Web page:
30 Nov 2011

Bahrain - Ringing Waders at Alba Marshes

A lot of waders were present at Alba Marshes when we went ringing there last weekend and as a result we decided to put up a single 15 metre mist net across a small area of water to try to catch some of these birds. The tide was high and had probably pushed a number of these birds onto the marsh with Common Redshank, Little Stint and Black-winged Stilt being the most common birds. We set the net just before dark to catch the waders and immediately caught a Grey Plover and a Little Stint. We later also caught eight further Little Stint and a Jack Snipe making a good total for a single net. I had not ringed Little Stint before and Brendan had not ringed Grey Plover or Jack Snipe with Nicole ringing four Little Stint and me the remaining five.
 Jack Snipe (adult)
  Jack Snipe (adult)
 Grey Plover
 Grey Plover
 Little Stint (juvenile)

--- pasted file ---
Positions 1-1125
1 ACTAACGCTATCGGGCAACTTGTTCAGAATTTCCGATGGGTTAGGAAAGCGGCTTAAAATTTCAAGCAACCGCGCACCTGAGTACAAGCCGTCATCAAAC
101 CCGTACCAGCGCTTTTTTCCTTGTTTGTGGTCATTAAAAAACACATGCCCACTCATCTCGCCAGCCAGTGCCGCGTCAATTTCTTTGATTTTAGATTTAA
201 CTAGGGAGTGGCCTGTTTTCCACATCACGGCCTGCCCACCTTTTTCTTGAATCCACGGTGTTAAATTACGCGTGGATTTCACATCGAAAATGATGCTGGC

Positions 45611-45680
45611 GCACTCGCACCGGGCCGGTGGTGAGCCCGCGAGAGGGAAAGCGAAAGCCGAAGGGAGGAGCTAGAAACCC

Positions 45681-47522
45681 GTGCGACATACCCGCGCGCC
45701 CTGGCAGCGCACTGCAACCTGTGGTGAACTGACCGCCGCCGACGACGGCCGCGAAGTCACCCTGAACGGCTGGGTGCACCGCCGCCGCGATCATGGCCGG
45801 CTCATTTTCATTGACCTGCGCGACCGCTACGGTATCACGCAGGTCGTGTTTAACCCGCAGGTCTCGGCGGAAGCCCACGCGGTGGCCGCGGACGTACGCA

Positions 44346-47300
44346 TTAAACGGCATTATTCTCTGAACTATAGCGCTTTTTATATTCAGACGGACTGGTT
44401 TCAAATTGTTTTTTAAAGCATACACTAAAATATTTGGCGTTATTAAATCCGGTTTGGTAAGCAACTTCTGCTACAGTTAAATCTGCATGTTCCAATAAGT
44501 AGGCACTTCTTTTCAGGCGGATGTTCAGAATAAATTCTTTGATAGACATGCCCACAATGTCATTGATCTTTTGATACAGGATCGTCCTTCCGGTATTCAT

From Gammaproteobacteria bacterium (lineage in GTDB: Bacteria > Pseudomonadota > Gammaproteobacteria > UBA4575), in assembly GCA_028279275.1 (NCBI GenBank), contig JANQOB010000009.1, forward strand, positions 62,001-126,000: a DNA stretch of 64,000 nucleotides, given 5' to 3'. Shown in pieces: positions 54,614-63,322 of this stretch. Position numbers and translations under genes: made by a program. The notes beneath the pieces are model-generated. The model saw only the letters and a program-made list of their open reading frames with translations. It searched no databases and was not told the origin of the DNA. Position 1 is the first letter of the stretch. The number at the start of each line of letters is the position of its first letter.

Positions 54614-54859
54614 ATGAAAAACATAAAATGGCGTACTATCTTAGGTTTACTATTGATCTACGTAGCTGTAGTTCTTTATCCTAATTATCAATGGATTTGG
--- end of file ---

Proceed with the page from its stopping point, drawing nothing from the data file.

Little Stint (juvenile)
Little Stint (juvenile)

29 Nov 2011

Western Black Redstart - Dhahran Hills

Birding on the 'patch' yesterday was good even though the percolation pond has no water. Large amounts of water is being sprayed onto the spray fields at the moment with a single Isabelline Wheatear, one Turkestan Shrike and six Water Pipit present. The Western Great Egret now has no water to feed in on the 'patch' but still occasionally fly's over the drained percolation pond to look to see if things have improved. A white morph Indian Reef Heron and two Grey Herons were looking for food on the dry pond and two Eursian Sparrowhawks put on a nice aerial display playing tumbling games with each other. The trees, scrub and stony area around the pond held three Western Black Redstarts, a new 'patch' bird for me and a single Lesser Whitethroat. A Desert Wheatear was seen at the Jabals area and up to ten Tawny Pipit also in the area but not much else. Some rain has fallen in the last few days so hopefully plants will start flowering and attract a few additional species inside Dhahran Camp.
 Tawny Pipit
Tawny Pipit

 Western Great Egret
Western Great Egret

28 Nov 2011

Bahrain - Ringing at Alba Marshes